Church apologizes, better late than never


Galileo Galilei, Italian physicist, astronomer and polymath declared that the earth revolves around an immovable sun and not the other way around. In the 15th century, that was definitely heretical because it contradicted what was written in the Holy Scriptures. Poor Galileo was almost burnt alive by the Holy Inquisition. After 359 years, on Oct. 29, 1992, Pope John Paul II admitted the injustice committed and posthumously exonerated Galileo.

Fr. Jorge Mario Bergoglio, S.J., must have been pondering on the so-called “Doctrine of Discovery” even before he was ordained. The Christianization and conquest of the Americas, including Argentina, his homeland, was so barbarous it decimated indigenous peoples. He must have read Bartolomé de las Casas, O.P. and Francisco de Vitoria, S.J., early defenders of rights of indigenous of peoples. Now that he is Bishop of Rome and Pontifex Maximus, he has boldly repudiated that 15th century relic known as “Doctrine of Discovery.”

He flew to Iqaluit, a city in Canada’s freezing northwestern region, visited the Nakasuk Elementary School covered with a seal skin blanket and in a wheelchair. In a small cemetery near the school he prayed for 125 children whose bones were recently discovered and buried. They were victims of the “Doctrine of Discovery.” From 1800 to as late as the 1970’s, children from indigenous communities were cruelly torn from their families and forced to attend boarding schools, like Nakasuk Elementary, managed by the Church with government funding. The objective was to obliterate native cultures by forbidding younger generations to speak their language, learn their customs and traditions and forcibly assimilate them into Christian Canadian society.

Is that a sin, a crime? That depends on the laws when the acts were committed, pundits say, invoking the “Doctrine of Intertemporal Law.” Admirably, Pope Francis took it upon himself to make a public confession of injustices committed by the Roman Catholic Church and humbly beg for forgiveness.

Many of us devout followers of the Church never heard about those doctrines and laws that justified conquest, evangelization and colonization. We could have had meaningful debates about those thorny issues during the Quincentennial of Christianization. Instead, historians made an opera about where the first mass was celebrated, Limasawa or Butuan? Dissecting the “Doctrine of Discovery” could have shed more light on how and why we were conquered and Christianized.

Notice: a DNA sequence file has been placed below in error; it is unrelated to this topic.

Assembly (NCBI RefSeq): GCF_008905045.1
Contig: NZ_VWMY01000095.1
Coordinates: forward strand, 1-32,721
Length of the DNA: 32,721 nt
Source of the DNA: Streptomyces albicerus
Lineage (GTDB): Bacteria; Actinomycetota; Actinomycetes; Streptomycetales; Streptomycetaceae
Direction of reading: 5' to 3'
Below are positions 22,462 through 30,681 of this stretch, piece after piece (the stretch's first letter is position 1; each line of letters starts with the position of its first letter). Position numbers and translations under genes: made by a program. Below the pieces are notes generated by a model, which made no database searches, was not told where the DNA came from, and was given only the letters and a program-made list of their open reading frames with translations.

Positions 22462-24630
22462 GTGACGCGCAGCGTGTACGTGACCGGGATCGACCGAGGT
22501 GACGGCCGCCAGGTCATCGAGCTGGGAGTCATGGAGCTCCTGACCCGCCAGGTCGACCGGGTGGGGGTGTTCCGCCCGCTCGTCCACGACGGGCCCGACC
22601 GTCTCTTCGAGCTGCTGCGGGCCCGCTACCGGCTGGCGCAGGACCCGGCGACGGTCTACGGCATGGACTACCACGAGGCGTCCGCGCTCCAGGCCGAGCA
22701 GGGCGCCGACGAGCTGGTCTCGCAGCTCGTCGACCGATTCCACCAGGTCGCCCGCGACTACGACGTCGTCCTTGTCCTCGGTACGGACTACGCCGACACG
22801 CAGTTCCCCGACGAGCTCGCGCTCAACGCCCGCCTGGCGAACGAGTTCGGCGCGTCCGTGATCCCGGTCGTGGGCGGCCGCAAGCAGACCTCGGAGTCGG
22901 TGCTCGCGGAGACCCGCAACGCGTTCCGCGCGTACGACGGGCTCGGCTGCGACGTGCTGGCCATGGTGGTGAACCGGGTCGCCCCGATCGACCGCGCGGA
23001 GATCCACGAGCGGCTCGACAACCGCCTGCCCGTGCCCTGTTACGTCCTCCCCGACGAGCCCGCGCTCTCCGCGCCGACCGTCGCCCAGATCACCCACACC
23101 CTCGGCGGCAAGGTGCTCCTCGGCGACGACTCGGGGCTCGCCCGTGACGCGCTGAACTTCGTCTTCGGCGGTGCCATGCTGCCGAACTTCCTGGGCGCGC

Most of us vaguely remember that Pope Alexander VI had such astounding power and influence that he divided the world into two by simply drawing a meridian line, after which he assigned uncharted territories to either Spain and Portugal, two warring kingdoms that threatened world order. He asked their Kings to sign the Treaty of Tordesillas in 1494. There was a slew of doctrines and papal bulls that led to that.

In 1452, Pope Nicolas V gave the Portuguese the right to enslave Muslims, pagans and other non-believers. Constantinople had fallen and Islam was breaching the borders of Italy and Western Europe. Three years later, in 1455, Romanus Pontifex granted Portugal all lands by Cape Bojador (now part of Morocco) and allowed it to enslave pagans and “enemies of the Church.” As if that were not enough, in 1481, another papal bull, Asterni Regis, added to the Portuguese inventory all lands south of the Canary Islands.

Pope Alexander VI issued Inter Caetera in 1493, to placate the two warring kingdoms. This gave Spain all lands 100 leagues west of Cape Verde Islands and Portugal all the lands east. An amendment followed, the Dumdum sequiden, leading to the Treaty of Tordesillas.

In those days, most theologians believed it was legitimate to conquer indigenous peoples for religious, political and even commercial objectives. On one hand, the sacrament of Baptism automatically transformed conquered natives into subjects of the king, but on the other hand, there were questions as to whether the natives deserved Baptism. In response, Pope Paul III wrote Sublimis deus (1537) to confirm that natives were indeed human beings worthy of conversion.

Brutal and bloody wars of conquest were justified whenever indigenous people refused to be converted and to allow Europeans to transit through their territories for purposes of trade. Fr. Bartolomé de las Casas. O.P., and Francisco de Vitoria, S.J., were champions of human rights of indigenous peoples during the conquest of the Americas and the Caribbean. In Jose Rizal’s annotations of Antonio de Morga’s Sucesos de las Islas Filipinas, he decried that the Christian religion was frequently imposed with violence and death.

Hermano Pulé (Apolinario de la Cruz) of Tayabas formed the Cofradia de San Jose in 1832 because natives were discriminated against by the Church. He was executed. GOMBURZA, Frs. Jose Burgos, Mariano Gomez, Jacinto Zamora was garroted for promoting the secularization of parishes. The Catholic Church should exonerate them; it is never too late.

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